SAFETY4RAILS EU project held its final conference in Paris on 28 September 2022

Oct 25, 2022 | Event, News

On 28 September 2022, the SAFETY4RAILS consortium successfully organised its final conference at the UIC headquarters in Paris (France) and online with the participation of more than 80 partners representatives, Advisory Board members and external guests (about 50 attendees at UIC and 30 participants online). The conference marked the conclusion of SAFETY4RAILS, an EU co-funded project which was carried out by a consortium comprised of 31 partners from 13 different countries for a duration of 2 years (started on the 1st October 2020).

SAFETY4RAILS aimed to increase resilience against combined cyber-physical threats including natural hazards to railway infrastructure. Throughout the day, the consortium presented the results of the project, notably by demonstrating with a hypothetical scenario the roles and functionalities of several tools of the SAFETY4RAILS Information platform (S4RIS), and outlined plans for future work.

  1. Opening session

The final conference was introduced by the Project Coordinator (Stephen Crabbe, Fraunhofer EMI), following the welcoming of UIC’s Head of Security Division (Marie Hélène Bonneau). The Coordinator presented an overview of the project, including its objectives, approach and results.S4R overview

In a nutshell, the project approach was to focus on the combination and extension of 19 contributory tools provided by technical partners which were mostly at a Technological Readiness Level (TRL) 5-6 (i.e. technology validated/demonstrated in a relevant environment, but not proven in operational environment)[1] at the beginning of the project. Efforts were allocated to increase the TRL of each tool brought to the project and to ensure their collaboration/combination thought the SAFETY4RAILS Information System platform (S4RIS), addressing all phases of a representation of the resilience cycle (Identify, Protect, Detect, Respond, Recover).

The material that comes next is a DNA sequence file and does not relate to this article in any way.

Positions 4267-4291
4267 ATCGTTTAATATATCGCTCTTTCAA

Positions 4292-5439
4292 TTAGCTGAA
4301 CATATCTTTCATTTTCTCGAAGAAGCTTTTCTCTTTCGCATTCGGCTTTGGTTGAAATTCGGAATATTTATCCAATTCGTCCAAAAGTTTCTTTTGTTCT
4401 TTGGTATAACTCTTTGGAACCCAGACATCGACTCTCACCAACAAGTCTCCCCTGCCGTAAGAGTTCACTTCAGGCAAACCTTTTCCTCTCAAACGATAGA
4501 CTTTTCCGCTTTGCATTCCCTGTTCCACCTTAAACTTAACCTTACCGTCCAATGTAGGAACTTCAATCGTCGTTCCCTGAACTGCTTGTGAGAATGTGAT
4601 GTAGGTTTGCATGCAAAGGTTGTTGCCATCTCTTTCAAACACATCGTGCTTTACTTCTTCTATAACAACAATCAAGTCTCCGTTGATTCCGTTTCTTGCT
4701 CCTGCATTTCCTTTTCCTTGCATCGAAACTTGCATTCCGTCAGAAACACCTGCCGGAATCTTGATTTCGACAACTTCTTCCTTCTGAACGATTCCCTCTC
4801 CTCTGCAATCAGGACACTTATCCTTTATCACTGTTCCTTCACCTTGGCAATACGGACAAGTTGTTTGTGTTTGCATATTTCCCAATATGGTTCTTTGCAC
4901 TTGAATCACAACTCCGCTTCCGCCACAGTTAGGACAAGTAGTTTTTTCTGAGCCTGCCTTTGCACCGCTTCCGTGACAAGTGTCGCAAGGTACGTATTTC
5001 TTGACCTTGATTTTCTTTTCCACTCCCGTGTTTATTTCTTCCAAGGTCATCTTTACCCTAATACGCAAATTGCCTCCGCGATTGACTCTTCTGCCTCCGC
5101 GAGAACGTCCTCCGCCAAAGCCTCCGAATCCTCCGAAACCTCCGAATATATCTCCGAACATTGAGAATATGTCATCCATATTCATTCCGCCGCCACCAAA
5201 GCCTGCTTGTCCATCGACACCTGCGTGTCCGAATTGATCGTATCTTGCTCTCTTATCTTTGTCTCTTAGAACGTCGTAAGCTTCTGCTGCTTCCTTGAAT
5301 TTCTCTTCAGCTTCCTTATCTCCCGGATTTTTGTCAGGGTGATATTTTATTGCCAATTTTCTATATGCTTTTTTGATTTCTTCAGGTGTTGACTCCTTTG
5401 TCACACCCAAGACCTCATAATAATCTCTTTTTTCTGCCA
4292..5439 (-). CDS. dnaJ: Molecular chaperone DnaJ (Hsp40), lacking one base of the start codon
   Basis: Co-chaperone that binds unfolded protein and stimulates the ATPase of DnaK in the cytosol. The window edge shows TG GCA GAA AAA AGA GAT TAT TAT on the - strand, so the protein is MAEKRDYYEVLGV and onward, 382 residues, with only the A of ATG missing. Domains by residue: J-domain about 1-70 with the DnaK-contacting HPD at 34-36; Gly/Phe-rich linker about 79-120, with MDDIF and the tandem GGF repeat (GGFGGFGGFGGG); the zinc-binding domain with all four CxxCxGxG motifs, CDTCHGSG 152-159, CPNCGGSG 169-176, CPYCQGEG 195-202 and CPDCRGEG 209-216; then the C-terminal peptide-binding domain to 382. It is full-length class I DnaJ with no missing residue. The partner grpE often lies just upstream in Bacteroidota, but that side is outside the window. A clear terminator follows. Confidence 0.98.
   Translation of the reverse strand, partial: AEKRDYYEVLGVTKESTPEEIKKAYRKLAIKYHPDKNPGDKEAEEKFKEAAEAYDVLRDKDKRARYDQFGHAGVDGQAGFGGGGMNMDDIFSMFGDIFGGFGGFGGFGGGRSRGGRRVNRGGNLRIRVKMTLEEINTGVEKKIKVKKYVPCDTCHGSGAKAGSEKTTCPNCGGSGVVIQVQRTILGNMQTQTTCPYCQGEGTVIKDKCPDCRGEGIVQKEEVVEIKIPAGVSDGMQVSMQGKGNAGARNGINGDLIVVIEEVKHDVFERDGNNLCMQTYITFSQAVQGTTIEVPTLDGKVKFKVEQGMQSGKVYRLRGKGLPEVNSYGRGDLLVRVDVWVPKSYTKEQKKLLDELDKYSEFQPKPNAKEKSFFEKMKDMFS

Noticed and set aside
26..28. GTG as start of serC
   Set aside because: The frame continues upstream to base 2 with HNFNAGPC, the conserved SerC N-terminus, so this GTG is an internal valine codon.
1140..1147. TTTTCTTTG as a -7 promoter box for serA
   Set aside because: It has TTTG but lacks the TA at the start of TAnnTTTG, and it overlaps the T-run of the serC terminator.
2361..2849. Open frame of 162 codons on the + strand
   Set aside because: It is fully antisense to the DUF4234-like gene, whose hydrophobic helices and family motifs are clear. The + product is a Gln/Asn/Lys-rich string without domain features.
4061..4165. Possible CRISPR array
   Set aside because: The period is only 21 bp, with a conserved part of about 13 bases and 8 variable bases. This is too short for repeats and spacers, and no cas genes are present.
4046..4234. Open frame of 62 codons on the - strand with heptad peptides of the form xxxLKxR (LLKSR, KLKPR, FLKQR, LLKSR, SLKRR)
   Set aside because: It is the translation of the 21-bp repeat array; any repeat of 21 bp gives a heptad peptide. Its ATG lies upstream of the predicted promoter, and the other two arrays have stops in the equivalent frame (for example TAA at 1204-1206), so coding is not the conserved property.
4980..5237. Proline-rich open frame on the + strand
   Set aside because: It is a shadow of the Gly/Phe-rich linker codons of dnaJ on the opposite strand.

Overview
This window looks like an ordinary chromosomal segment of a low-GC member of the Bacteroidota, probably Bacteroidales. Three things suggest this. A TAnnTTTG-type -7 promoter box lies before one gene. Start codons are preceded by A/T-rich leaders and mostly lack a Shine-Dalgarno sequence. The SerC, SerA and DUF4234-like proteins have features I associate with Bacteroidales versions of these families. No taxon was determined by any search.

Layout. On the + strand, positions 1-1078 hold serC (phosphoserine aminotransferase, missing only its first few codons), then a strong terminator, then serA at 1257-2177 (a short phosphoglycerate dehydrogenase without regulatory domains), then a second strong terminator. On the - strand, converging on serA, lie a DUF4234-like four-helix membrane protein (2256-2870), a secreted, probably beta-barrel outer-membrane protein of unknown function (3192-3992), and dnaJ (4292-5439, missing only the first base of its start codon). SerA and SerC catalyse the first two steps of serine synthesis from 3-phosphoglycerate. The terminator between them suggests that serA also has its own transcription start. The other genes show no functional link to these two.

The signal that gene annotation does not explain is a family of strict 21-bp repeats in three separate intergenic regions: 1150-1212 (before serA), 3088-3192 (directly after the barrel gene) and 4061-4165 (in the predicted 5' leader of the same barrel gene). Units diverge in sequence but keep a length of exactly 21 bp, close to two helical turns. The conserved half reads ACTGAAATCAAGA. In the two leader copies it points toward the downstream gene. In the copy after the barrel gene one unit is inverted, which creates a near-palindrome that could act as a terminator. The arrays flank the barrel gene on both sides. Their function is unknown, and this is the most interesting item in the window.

Following the presentation of the S4RIS architecture, the coordinator described shortly the four simulation exercises carried out in 2022 hosted by end-user partners, each of which tested and collected evaluation on the S4RIS:

  • February 2022 – Madrid exercise (Metro de Madrid): combined a cyber-physical attack at a metro station close to a stadium after an important sport event.
  • May 2022 – Ankara (EGO and TCDD): series of cyber-attacks and physical attacks targeting sensitive devices and sensors.
  • June 2022 – Rome (RFI): Potential terrorist attack via improvised explosive device (IED) hidden in baggage and by a terrorist using firearms inside a railway station.
  • July 2022 – Milan (Commune di Milano): Flooding impacting an important transportation hub of the city during the opening of the winter Olympics.
  1. Live Demonstration

To provide the audience with a global view of the S4RIS functionalities, based on the 19 contributory tools it gathers, the Technical Coordinator (Uli Siebold, CuriX) led a demonstration where the following tools of S4RIS were involved, as follows:

Identify/Protect phase:

  • SecuRail: Provides risk indicators for a set of scenarios generated by the initial threat based on network topology and other data on infrastructure and services (e.g., people flow recorded by turnstiles and economic figures of asset), comparison of countermeasures.
  • BB3D: Structural damage level – buildings and underground tunnels; casualties.
  • iCROWD: Predicted evacuation times and bottlenecks in the station and/or its surroundings, identificatied CCTV blind spots.
  • TISAIL: Vulnerability in CCTV operating software, based on open source intelligence.


  • Ganimede: Detection of unattended baggage, sending alerts to RAM2
  • PRIGM-Senstation: Detection of a breach of entry into a sensitive room (control room) and sensor data anomaly detection, sending alerts to RAM2
  • OSINT: Provision of social media alerts, sending alerts to RAM2
  • Curix: Detection of signs of Denial of Service (DoS) attack on CCTV and noise sensors detecting the explosion noise, sending alerts to RAM2